By day, you can find Michael Gilligan at WeWork Grand Central, working on software for RSG Media. By night, since he was 18, Gilligan has been running his own indie record label, Fake Chapter Records. The label has put out some 50 releases over the last 20 years.
We caught up with him to learn more about how he built his label and where he finds the artists he features.
What inspired you to start Fake Chapter Records?
I was 18 and that was 21 years ago, so it’s hard to remember. It was at a time in the 1990s when I was coming of age, music was all around, and it was a time when everyone wanted to be a part of music somehow — whether it was starting a band or going to shows or starting a fanzine. And having a business mentality that I have, I gravitated towards that aspect of it. So I took that plunge. My first release was a cassette tape — and that was the first time around, not the comeback hipster tapes of today! The next was a seven-inch vinyl, and the first time we did a CD was our fifth release in. I bought the CDs on a spool, and put the albums together myself.
How do you find artists to feature on your label?
There was a time when I was looking for bands that weren’t yet on that upswing, but now I have a different strategy. For example, Dave Wanamaker was in a group (Loveless, Expanding Man) from years ago, and he made a record that was amazing, and every time I listened to it, I would Google him to see what he was doing. Eventually I found him releasing music on Soundcloud, and I immediately reached out to him. He happens to be based in NYC now, and it turned out he had these songs recorded and didn’t know what to do with them since he was out of the industry and didn’t have a label. So I said I would put them out. That type of thing is satisfying at this stage of my life. I won’t find that next big group, but I can put out a record that never would have existed without me in the world.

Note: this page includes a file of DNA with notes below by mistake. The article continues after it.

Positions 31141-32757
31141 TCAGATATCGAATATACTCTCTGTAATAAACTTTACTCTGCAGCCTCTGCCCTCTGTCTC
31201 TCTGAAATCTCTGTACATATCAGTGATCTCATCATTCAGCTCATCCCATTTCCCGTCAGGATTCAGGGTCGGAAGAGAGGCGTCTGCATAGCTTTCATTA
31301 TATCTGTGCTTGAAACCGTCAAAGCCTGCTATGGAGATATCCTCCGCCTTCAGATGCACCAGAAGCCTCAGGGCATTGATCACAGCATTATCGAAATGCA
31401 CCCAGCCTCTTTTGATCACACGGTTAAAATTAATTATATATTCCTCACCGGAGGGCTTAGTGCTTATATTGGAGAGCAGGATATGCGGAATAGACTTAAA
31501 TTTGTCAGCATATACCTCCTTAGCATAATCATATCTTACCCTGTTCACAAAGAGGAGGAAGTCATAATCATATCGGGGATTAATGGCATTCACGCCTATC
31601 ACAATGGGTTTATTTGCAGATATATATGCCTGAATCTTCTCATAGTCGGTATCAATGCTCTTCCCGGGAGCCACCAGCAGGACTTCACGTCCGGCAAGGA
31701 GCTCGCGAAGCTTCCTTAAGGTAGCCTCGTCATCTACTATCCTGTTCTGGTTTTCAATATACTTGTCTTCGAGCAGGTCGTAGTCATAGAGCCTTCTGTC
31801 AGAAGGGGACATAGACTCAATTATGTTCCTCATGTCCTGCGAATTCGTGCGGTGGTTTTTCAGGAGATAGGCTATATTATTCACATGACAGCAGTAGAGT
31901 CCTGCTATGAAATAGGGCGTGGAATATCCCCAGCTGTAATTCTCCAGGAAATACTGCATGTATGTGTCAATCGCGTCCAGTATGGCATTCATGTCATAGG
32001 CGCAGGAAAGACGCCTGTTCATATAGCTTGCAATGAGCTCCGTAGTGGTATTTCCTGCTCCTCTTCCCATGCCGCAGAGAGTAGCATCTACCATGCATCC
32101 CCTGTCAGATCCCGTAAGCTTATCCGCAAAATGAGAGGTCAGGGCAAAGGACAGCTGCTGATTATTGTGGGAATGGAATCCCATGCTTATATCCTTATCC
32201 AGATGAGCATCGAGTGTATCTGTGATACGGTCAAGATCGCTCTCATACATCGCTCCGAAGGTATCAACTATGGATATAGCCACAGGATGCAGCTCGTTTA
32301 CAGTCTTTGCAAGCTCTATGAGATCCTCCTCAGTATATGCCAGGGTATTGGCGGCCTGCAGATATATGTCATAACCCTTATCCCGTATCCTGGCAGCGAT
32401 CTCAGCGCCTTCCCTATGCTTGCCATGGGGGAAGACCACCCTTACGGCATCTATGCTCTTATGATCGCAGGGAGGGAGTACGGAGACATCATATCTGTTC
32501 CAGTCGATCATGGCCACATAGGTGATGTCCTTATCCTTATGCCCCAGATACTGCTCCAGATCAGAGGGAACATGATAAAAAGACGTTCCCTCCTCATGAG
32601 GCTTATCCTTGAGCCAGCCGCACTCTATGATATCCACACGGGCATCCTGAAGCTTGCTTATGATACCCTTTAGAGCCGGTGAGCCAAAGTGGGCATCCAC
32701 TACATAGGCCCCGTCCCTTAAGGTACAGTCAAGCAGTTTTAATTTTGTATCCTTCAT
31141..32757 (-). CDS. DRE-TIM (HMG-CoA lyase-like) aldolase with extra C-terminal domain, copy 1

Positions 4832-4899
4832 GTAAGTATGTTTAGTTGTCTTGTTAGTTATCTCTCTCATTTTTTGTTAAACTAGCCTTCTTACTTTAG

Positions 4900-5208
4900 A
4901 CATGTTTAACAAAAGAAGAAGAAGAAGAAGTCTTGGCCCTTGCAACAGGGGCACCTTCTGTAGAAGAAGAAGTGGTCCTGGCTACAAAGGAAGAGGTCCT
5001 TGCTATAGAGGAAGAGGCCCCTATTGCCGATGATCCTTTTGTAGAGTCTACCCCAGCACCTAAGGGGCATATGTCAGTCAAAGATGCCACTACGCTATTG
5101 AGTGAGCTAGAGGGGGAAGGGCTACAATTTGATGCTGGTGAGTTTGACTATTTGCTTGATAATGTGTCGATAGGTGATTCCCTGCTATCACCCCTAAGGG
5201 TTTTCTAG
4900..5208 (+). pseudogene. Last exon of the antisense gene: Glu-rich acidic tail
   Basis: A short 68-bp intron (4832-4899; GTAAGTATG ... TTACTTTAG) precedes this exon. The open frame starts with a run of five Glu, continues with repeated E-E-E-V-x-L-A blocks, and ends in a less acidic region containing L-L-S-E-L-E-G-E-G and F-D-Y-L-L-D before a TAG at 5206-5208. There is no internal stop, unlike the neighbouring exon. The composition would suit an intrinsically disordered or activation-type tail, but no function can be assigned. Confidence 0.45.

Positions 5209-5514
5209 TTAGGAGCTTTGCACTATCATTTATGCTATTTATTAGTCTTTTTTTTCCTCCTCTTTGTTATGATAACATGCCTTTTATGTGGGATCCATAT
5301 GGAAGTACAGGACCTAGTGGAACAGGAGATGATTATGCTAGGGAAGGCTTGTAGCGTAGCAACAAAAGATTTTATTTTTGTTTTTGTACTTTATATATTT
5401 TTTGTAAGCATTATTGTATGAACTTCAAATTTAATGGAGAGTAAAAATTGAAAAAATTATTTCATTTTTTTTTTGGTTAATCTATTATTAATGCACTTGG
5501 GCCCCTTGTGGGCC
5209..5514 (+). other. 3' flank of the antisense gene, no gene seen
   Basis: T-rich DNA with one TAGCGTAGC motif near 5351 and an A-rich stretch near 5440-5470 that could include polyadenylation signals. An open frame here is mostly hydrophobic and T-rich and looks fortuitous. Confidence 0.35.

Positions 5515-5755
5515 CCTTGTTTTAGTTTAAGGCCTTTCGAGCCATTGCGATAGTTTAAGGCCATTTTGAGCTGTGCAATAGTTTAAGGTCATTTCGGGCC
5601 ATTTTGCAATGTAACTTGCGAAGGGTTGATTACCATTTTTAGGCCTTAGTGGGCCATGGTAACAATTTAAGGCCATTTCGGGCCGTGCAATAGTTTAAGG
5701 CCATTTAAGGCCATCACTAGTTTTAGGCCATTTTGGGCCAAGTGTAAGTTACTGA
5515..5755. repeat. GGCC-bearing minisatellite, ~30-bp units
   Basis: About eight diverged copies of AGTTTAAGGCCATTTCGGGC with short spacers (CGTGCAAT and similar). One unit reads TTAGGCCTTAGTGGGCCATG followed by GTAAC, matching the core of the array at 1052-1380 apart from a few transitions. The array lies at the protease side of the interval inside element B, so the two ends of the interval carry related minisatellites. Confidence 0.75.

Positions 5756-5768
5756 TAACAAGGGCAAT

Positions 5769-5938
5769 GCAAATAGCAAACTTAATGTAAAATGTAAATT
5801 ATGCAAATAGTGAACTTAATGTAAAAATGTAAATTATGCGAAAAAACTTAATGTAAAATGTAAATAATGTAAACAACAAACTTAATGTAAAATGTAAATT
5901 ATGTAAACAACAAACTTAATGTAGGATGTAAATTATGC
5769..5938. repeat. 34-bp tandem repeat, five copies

What’s your day-to-day like?
I work at RSG Media, which is my WeWork primary membership. I’ve really only had two jobs besides my own label. I started working at Sony Music out of college, doing royalties, and worked there for 12 years or so, so I always juggled the major label day job with the indie label night job. (Editor’s note: He wrote a memoir about it, too, called Sex, Drugs, and Cubicles.) At RSG Media, we provide technology solutions for royalties and rights managements systems that is live with various clients – think sports leagues and also bigger consumer product companies. Same math that I always did, but now it’s working for the company that builds the software that does that.
Favorite things about being a WeWork member at Grand Central?
I had this vision of having all these small music companies in one place together, along with publicists and booking agents, and you kind of get that with WeWork. There’s always new people, new faces, and it brings a better energy and excitement to it than our old office.
What record was Fake Chapter Records’ most surprising hit?
One rock band that I signed, at some point the lead singer married a music teacher, had kids, and then told me that “the next record I’m going to send you is a little bit different.” Then on the next album he sent me, under the name Mr. Steve and Miss Katie, the first song was “I’m not Afraid Of The Dark.” That was followed by “Please and Thank You,” and other great classics. The funny thing was is that his records never sold, but this kids record recouped right away! So I now have done four kids records in total – including other artists, like Josh and Gabner out of Pittsburgh, or a compilation of kids music by Lisa Loeb.
Any band recommendations?
Growing up, my favorite group was The Clash. The advantages of having an older brother included listening to The Ramones and the Clash when I was 9 years old! And unless you were a teenager in the early ’90s you probably haven’t heard of Ned’s Atomic Dustbin. I love everything in that indie rock style and sound.
Where can people find the music that you release?
Spotify and YouTube are the most popular, but we are still making music available in local record stores and all my artists have their own websites. You can find our music on MusicIsFake.com also.